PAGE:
Shutter Speed - Water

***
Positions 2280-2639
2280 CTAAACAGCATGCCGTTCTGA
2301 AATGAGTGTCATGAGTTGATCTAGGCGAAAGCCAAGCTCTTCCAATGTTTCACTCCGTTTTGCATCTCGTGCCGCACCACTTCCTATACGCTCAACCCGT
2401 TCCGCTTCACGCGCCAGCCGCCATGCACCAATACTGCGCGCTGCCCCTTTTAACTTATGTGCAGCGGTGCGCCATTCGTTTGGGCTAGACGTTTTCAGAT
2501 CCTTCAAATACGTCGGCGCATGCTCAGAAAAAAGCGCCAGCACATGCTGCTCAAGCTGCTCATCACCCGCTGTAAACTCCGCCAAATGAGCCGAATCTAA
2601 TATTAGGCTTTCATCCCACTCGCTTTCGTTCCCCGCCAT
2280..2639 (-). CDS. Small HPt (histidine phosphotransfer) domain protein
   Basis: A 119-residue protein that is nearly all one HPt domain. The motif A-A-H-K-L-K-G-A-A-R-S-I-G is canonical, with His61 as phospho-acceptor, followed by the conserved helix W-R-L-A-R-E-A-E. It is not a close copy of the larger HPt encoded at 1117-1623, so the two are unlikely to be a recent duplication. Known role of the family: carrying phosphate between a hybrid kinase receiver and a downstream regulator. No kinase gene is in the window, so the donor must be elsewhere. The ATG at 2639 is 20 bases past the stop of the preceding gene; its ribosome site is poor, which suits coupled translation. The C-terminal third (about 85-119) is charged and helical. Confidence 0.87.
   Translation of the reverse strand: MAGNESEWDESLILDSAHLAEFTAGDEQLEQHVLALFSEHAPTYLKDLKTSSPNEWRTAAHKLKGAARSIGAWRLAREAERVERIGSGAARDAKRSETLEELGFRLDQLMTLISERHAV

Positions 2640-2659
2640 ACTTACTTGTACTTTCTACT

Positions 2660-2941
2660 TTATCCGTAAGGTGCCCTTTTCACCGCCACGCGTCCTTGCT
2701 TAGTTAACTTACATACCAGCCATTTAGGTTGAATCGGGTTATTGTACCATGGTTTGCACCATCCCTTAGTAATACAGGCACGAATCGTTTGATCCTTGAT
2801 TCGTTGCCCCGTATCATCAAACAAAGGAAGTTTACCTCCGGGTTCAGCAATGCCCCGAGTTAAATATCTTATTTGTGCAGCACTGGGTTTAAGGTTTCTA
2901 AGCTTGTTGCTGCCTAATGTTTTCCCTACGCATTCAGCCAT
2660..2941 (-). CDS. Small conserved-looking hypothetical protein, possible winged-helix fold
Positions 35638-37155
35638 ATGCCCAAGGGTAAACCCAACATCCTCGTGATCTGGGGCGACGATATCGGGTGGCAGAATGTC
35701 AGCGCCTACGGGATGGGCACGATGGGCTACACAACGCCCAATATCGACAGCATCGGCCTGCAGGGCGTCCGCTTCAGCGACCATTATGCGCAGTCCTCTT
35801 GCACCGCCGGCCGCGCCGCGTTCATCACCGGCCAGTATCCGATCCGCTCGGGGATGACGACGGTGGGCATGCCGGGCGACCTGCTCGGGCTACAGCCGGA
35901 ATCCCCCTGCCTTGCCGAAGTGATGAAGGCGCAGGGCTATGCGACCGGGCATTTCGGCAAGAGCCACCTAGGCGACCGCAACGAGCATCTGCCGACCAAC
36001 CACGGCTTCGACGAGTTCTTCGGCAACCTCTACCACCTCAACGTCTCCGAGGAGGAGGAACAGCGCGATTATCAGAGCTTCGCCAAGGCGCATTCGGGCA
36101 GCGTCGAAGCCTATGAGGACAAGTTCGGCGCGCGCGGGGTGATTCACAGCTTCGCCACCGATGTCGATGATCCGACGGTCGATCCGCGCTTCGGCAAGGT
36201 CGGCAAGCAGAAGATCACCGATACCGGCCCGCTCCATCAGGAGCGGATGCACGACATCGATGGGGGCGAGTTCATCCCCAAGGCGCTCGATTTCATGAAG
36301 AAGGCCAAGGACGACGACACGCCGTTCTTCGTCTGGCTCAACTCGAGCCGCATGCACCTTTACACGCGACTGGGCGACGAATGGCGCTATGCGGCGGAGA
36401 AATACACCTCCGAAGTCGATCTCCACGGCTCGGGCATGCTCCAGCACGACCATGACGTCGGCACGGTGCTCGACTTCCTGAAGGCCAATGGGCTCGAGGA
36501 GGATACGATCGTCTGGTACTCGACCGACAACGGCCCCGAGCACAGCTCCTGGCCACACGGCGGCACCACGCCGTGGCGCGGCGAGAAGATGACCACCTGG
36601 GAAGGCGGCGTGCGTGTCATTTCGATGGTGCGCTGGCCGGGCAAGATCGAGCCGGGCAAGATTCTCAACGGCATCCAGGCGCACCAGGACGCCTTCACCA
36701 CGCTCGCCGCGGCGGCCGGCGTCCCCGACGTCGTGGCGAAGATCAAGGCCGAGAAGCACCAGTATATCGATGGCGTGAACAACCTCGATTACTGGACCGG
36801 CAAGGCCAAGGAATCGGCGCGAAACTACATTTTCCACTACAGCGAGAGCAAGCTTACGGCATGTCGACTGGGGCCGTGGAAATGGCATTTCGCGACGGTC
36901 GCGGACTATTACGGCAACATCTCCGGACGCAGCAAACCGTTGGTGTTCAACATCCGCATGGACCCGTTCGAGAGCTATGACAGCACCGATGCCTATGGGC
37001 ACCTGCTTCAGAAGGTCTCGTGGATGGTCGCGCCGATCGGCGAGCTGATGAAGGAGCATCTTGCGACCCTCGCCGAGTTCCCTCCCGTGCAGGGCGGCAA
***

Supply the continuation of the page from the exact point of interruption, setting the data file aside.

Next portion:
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1. Shutter Speed - WaterJosh Sampson 2. Shutter SpeedShutter Speed is the measurement of how long the cameras shutter stays openfor to let light though to the sensor. It is usually measured in seconds or fractions.If you want to obtain the best results you can get, then you should place yourcamera on a tripod so that you can use as long exposure as you like. Movingobjects will blur, while static objects will remain sharp, with the extent of the blurcontrolled by the length of the shutter speed in use. A long enough exposure timemay even result in fast moving objects seeming like they are completely invisible.Prior to taking my photographs, I experimented with different variables such asdifferent coloured backgrounds and water taps so that I knew I would achieve thebest images I could. I concluded after a while that I would use a dark colouredbackground, (a black ring binder), and a garden hose pipe which was placed on thesetting of shower, to ensure I would be able to see each water droplet falling. Eachof my pictures were on an: F-stop of 10 Auto ISOThis shows you how I took each one ofmy photographs and shows what theylooked like before each one of them wascropped.I used a blackfolder as mybackdrop sothat the waterwas clearlyvisible. 3. A Shutter Speed of 1/1000 and an ISO of 6400This image is when my cameras shutter was open for the leastamount of time, therefore is my clearest image. 4. A Shutter Speed of 1/800 and an ISO of 5000 5. A Shutter Speed of 1/400 and an ISO of 2500 6. A Shutter Speed of 1/250 and an ISO of 2000 7. A Shutter Speed of 1/100 and an ISO of 800 8. A Shutter Speed of 1/10 and an ISO of 100This image is when my cameras shutter was open for the mostamount of time, therefore is my blurriest image.